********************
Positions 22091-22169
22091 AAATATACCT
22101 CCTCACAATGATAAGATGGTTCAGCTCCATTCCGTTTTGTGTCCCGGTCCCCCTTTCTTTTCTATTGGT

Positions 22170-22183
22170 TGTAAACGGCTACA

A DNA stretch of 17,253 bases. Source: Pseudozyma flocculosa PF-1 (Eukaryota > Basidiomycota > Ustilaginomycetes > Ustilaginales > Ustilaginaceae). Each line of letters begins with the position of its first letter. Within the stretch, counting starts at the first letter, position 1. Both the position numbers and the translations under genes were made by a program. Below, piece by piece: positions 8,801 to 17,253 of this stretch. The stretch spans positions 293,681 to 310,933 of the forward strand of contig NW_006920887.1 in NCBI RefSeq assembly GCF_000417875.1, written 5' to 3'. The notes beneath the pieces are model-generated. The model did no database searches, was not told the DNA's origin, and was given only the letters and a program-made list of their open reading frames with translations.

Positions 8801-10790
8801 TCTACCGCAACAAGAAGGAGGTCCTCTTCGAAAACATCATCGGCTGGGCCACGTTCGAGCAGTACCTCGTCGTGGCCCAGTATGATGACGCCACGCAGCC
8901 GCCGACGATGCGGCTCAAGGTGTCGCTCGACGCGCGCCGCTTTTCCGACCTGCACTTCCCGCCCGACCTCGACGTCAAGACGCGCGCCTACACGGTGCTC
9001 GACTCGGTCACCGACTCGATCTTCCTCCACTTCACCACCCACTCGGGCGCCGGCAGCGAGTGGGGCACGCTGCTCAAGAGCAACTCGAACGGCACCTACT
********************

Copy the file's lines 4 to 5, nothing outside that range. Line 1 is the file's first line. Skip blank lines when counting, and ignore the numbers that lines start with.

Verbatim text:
Positions 22170-22183
22170 TGTAAACGGCTACA